NGN’s Best of 2016: TV Moments, Episodes, and Shows

I hope all of you have a safe and happy New Year’s Eve and New Year’s Day, and may 2017 bring you an abundance of laughter, love, peace, good health, and everything that makes you happiest.

I apologize for the delay in posting my Best of 2016 lists; I needed to take some time instead to write something in honor of Carrie Fisher, a personal hero of mine. But the delay just means you get three lists in one on this last day of 2016!

For as difficult as parts of this year have been, I think we can all agree that it was a great year for television. In a world where it felt like sexism was given a frighteningly public platform, we were given shows, episodes, and moments that brought fierce, complex female characters to the forefront. In a stressful year, we were given plenty of things to laugh about, but there were also plenty of cathartic moments to cry over, too.

As the television landscape continued to broaden and deepen, it became more difficult than ever to narrow down these lists, which is a problem I am more than happy to have. These are my choices for the best TV had to offer this year (in addition to my picks for Best Performances and Best Relationships, which I shared earlier), but I want to know yours, too! Don’t forget to add your picks in the comments and to check out the lists made by TVexamined and MGcircles for more end-of-2016 fun!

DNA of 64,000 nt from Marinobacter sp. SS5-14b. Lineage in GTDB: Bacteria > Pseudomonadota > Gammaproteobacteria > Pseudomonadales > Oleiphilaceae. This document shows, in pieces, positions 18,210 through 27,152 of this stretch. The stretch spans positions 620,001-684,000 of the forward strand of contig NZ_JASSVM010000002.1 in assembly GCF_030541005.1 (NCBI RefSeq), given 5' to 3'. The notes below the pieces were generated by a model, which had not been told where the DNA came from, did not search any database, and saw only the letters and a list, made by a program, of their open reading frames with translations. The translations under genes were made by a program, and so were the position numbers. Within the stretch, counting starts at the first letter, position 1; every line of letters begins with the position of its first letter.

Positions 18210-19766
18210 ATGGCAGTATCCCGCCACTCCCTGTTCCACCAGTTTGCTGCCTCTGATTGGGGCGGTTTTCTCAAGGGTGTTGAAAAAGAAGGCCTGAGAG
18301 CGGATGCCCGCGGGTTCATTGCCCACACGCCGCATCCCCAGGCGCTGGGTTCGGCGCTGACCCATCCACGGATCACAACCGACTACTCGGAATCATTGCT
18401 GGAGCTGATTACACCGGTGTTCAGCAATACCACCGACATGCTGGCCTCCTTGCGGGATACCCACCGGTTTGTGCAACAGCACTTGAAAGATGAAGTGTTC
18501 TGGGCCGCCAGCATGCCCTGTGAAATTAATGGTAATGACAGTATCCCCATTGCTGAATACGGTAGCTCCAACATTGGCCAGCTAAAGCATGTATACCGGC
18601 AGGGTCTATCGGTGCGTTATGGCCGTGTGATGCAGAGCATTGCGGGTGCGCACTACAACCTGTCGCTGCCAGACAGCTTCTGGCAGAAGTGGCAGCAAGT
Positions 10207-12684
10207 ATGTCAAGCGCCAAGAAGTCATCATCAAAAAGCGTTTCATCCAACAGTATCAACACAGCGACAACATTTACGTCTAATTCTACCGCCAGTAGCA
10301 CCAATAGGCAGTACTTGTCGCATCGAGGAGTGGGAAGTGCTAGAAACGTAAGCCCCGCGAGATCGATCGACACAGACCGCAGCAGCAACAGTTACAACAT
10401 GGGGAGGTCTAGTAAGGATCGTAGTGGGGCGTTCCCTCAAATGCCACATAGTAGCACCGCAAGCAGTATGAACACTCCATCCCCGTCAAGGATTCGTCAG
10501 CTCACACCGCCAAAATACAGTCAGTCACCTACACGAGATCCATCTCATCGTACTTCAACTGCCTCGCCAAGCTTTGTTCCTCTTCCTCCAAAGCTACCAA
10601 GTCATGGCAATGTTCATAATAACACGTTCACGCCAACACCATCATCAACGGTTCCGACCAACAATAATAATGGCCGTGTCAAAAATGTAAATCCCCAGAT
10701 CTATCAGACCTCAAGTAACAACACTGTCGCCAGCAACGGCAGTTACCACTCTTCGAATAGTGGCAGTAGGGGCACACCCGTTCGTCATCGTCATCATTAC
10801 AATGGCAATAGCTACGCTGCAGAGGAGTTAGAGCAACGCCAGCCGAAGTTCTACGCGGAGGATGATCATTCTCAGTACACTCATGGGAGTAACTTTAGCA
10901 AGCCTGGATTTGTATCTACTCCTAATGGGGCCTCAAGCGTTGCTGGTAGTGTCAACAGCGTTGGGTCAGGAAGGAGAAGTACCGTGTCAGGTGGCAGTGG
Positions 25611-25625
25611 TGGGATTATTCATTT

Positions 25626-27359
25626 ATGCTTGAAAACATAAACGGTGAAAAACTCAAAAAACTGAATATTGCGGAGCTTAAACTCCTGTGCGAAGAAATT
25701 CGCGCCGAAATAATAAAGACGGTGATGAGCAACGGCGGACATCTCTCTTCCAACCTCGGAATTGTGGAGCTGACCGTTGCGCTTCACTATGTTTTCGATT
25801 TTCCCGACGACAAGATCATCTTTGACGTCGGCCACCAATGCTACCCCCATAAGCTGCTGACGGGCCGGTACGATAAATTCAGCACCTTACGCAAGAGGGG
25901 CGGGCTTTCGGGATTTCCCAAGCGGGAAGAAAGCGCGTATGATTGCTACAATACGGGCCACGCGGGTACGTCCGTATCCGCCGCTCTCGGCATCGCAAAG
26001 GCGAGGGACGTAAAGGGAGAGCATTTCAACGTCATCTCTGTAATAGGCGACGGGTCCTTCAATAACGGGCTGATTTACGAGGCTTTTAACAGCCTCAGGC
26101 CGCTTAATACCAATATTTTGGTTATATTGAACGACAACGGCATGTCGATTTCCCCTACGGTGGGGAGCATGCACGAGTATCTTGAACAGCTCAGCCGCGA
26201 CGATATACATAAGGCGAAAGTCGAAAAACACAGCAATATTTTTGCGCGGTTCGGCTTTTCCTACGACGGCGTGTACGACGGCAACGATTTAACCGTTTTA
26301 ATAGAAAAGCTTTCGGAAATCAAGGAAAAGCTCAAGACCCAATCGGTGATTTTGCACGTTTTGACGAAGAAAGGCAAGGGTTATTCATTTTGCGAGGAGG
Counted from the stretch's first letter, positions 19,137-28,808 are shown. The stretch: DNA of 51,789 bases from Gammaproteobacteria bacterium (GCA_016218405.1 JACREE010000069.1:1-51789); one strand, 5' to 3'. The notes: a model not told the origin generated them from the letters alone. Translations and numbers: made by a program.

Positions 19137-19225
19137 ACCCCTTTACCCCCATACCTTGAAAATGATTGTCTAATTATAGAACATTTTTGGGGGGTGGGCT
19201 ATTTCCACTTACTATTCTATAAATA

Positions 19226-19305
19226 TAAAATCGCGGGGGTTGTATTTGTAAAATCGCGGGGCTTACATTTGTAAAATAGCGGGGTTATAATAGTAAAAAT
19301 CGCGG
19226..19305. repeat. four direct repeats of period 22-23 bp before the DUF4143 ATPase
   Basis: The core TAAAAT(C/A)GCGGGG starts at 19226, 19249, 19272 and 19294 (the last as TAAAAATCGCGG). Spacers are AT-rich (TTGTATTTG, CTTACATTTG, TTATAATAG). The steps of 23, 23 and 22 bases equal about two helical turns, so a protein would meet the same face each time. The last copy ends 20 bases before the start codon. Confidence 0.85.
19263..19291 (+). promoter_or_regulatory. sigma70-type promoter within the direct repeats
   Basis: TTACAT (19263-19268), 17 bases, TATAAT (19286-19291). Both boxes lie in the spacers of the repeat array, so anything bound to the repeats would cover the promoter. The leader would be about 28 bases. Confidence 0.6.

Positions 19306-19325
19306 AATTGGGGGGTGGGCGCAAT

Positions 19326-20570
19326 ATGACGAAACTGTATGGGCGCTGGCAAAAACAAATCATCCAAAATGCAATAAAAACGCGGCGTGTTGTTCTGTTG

Best Moments

gmw

Source: Disney Channel

1. Secret Santa exchange (Girl Meets World: “Girl Meets a Christmas Maya”)
Sometimes you just want to feel good when you watch television, and no moment this year made me feel better than this gift exchange between the core group of friends on Girl Meets World. Each gift represented the kind of deep, sincere understanding and appreciation that makes the relationships on this show so special. From Smackle’s gift of the broken clock and reminder to Maya that her friends know how hard she’s working to fix herself to Zay’s gift of the re-written etiquette book that made Smackle feel loved for exactly who she is, this was one of those moments that made you feel hopeful for the future. In a year that made many of us confront the reality that the world can be an unkind place, this was a reminder of the importance of kindness and friendship just when we needed it most.

2. Claire and Jamie say goodbye (Outlander: “Dragonfly in Amber”)